Talking new fall titles with one of Seattle's best booksellers

Caitlin Luce Baker is one of Seattle's very best booksellers and one of the most avid readers in the city. She works as a backlist buyer at University Book Store, which she helpfully explains to me over the phone means she's in charge of making sure the bookstore carries "the books that came out last week, and the books that came out fifty years ago." Caitlin frequently represents the city at national programs — she's currently a judge of the 2018 Best Translated Books Awards — and she always reads months into the future.

"I probably read 12 to 15 books a month on average," Caitlin says, and she tracks every book she reads by noting them on three-by-five inch index cards. All those books you're dying to read this fall? Caitlin probably read most of them months ago. (She's an excellent Twitter follow as well.)

So what fall titles are Caitlin most excited for you to read? The first book she recommends is a short story collection by Nana Kwame Adjei-Brenyah called Friday Black, which Caitlin says "blew me away. He's a dramatic new voice," she says, and "there's not a weak story in the bunch."

Caitlin calls another upcoming collection, Toddler Hunting and Other Stories, by Taeko Kono, "unsettling and obsessive." The title story, she says, "is about a woman who loathes little girls, but is always buying expensive clothing for little boys of acquaintances." Kono is interested in crossing boundaries and violating taboos, and Caitlin warns that "each story in this collection is dynamite."

"Absolutely one of my favorites" of the upcoming fall titles, Caitlin says, is a novel titled Samuel Johnson's Eternal Return, by Martin Riker. It's "the story of a father's love for his son" that "traces the history of television in America." At the beginning of the book, everyone watches the same three or four channels, but by the end those choices have fragmented into "a zillion channels," which results in a kind of loss of community.

Another novel that was just published yesterday, The Golden State by Lydia Kiesling, looks at another angle of parenting. "It's a road trip novel, but it's different — it's a road trip with a 16-month old baby," Caitlin says. The book is about a woman whose husband is Turkish, but "due to US policy and visa issues, he's back in Turkey." Life as a single mother becomes overwhelming, and "she takes off in her Buick to a small town in California," where "she meets a woman who lived in Turkey when she was younger." Caitlin especially admires this book for its timely investigation of "questions of American immigration."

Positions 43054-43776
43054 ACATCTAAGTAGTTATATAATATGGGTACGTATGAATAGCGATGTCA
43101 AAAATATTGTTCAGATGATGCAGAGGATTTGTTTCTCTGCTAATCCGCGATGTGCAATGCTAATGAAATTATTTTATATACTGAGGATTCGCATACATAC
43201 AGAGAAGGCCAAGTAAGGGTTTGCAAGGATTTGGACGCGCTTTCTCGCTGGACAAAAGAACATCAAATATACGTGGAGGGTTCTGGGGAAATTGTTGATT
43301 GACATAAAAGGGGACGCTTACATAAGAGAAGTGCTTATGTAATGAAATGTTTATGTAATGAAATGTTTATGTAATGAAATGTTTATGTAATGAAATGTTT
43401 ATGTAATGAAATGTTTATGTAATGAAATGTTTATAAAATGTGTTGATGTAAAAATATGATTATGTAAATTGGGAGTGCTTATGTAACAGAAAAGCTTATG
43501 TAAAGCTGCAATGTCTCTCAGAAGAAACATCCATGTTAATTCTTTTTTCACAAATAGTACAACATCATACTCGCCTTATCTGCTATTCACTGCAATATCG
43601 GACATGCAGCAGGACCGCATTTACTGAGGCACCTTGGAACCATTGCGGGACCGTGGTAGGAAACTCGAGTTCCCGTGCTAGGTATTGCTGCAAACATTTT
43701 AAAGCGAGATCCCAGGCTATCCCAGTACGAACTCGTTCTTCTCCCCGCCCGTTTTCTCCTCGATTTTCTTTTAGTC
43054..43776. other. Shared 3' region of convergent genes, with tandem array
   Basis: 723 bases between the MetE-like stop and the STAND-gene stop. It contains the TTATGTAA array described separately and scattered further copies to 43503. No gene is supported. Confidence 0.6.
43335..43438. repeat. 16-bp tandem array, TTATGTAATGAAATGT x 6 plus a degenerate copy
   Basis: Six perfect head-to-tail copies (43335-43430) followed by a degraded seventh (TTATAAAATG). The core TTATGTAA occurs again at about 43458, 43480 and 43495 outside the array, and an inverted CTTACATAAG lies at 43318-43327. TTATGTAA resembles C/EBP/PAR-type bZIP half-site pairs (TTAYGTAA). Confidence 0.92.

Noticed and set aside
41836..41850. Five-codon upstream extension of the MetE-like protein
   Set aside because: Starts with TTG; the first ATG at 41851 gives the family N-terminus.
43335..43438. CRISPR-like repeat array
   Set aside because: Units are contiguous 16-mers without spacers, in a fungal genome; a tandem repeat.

Caitlin calls Mina, a novel out on October 10th by Kim Sagwa and translated from the Korean by Bruce and Ju-Chan Fulton, "one of the rawest and most honest depictions of what it's like to be a teenager" that she's ever read. "This book takes it to extremes," she says. "There's a screaming kitten on the cover. I don't want anyone to pick up this book because it has a cute cat on the cover — that cat is screaming for a reason," Caitlin warns. "This book kind of blew me away."

The fall brings with it some vivid first-person accounts that will open readers up to new perspectives. One of the titles that most appeals personally to Caitlin is Shaun Bythell's Diary of a Bookseller. "It is hysterical," Caitlin says. "Anything that anyone ever wanted to know about what a bookseller really thinks is in here." It's about the owner of a bookshop (named The Bookshop) in Scotland and his relationships with customers.

As much as she loved Bythell's memoir, Caitlin says of Nicole Chung's All You Can Ever Know, "if you read one memoir this year, read this one." She says the language in the book, which is about Chung's experience as a Korean girl who was adopted by a white family in a lily-white Oregon town, is "beautiful." Chung took the solitude of growing up where "no one around her looked like her" and channeled it into an intense memoir that investigates race and identity.

After talking on the phone with Caitlin about upcoming releases for a half an hour, she sent me a followup email with upcoming poetry titles that she wants people to know about — The Carrying by Ada Limón and feeld by Jos Charles, both from Milkweed; and Perennial by Kelly Forsythe from Coffee House. Her exuberance for the titles is infectious. For the better part of a year now, she's been waiting for readers to be able to get their hands on these books, and finally the time has arrived. For a dedicated bookseller like Caitlin, fall book season is one of the very best times of the year.